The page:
Gov. Ron DeSantis has trumpeted his “Rust Belt” roots, but new polling from one of those states suggests a major erosion in his support.
A Quinnipiac University poll conducted between Sept. 28 and Oct. 3 shows DeSantis, who held a quarter of committed voters a few months ago, now commands the loyalty of only 1/7 of them.
And making matters worse, he’s nearly 50 points behind the leading candidate.
“In the 2024 Republican presidential primary, former President Donald Trump receives 61% support among registered Republican voters in Pennsylvania, up from 49% in a Quinnipiac University poll in Pennsylvania in late June. DeSantis receives 14% support, down from 25% support in June,” a polling memo notes.
Meanwhile, there is competition emerging for the runner-up spot from an increasingly formidable candidate: “Former United Nations Ambassador and South Carolina Governor Nikki Haley receives 8% support, compared to 4% support in June.”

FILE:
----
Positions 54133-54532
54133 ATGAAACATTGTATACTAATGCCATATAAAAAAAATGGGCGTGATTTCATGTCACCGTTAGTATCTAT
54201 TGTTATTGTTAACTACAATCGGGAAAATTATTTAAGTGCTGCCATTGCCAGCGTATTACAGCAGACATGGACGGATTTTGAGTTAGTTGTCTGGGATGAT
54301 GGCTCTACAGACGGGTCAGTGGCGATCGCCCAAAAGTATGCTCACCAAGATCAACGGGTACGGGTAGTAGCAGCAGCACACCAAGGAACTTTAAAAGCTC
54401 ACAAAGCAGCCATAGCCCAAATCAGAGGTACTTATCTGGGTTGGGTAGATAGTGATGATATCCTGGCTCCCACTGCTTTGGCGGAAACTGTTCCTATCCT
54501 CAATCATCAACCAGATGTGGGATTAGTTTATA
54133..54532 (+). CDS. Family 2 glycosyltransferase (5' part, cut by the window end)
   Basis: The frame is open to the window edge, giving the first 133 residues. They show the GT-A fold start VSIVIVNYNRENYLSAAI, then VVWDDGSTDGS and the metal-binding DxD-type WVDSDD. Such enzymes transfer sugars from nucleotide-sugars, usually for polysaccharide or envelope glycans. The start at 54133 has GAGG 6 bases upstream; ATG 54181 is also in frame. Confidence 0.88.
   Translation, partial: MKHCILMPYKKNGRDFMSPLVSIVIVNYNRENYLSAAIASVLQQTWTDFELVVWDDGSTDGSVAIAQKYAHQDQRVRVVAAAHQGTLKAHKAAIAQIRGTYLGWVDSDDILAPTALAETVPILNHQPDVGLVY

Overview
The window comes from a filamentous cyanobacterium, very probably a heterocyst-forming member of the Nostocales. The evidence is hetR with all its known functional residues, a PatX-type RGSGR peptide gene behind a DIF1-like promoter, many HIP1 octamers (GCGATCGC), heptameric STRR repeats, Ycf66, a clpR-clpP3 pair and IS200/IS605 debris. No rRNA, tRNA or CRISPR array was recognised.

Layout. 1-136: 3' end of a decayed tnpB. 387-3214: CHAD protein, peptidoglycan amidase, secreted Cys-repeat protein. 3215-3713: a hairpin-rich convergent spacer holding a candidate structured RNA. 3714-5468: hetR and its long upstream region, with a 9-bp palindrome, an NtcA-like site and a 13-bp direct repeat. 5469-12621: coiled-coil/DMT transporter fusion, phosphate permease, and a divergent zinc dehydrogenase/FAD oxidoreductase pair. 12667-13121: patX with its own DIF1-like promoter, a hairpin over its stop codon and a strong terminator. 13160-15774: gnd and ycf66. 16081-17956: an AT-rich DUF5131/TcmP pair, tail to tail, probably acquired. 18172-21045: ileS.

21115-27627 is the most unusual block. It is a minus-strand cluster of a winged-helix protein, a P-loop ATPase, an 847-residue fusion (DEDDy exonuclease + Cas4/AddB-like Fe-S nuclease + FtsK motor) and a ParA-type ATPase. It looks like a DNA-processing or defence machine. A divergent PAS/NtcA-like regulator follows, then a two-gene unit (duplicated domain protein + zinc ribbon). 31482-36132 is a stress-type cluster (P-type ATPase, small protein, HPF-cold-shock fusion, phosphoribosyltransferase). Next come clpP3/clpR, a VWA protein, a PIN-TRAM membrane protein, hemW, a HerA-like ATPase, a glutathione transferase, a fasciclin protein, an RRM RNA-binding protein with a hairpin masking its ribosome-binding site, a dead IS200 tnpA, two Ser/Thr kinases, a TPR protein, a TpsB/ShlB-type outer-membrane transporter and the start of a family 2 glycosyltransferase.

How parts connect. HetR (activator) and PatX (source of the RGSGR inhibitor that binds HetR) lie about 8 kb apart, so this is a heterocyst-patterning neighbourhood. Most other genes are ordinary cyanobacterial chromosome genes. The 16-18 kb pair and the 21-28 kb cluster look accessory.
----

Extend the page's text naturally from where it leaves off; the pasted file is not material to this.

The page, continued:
“It’s certainly not enough for Trump to ‘hear footsteps,’ but Ron DeSantis may well take note that candidate Nikki Haley is closing in on second position,” Quinnipiac University Polling Analyst Tim Malloy said.
This is the second recent poll to gauge a dramatic decline for DeSantis in the state. An August poll from the Center for Opinion Research at Franklin & Marshall College showed Trump ahead of the Governor, 39% to 23%. In the previous iteration of that survey, Trump only led by 6 points.
The Pennsylvania Primary is late in the calendar currently, but lawmakers are making moves to move it up from the current April 23 date.
DeSantis took a trip to the Keystone State earlier this year, before he launched his campaign formally. The Governor addressed Republicans at the Pennsylvania Leadership Conference in Harrisburg, offering largely familiar remarks in a speech that was well-received by the GOP faithful.
He offered a reminiscence in his best-selling book, “The Courage to be Free.”
“I was geographically raised in Tampa Bay,” DeSantis writes, “but culturally my upbringing reflected the working-class communities in western Pennsylvania and northeast Ohio — from weekly church attendance to the expectation that one would earn his keep. This made me God-fearing, hard-working and America-loving.”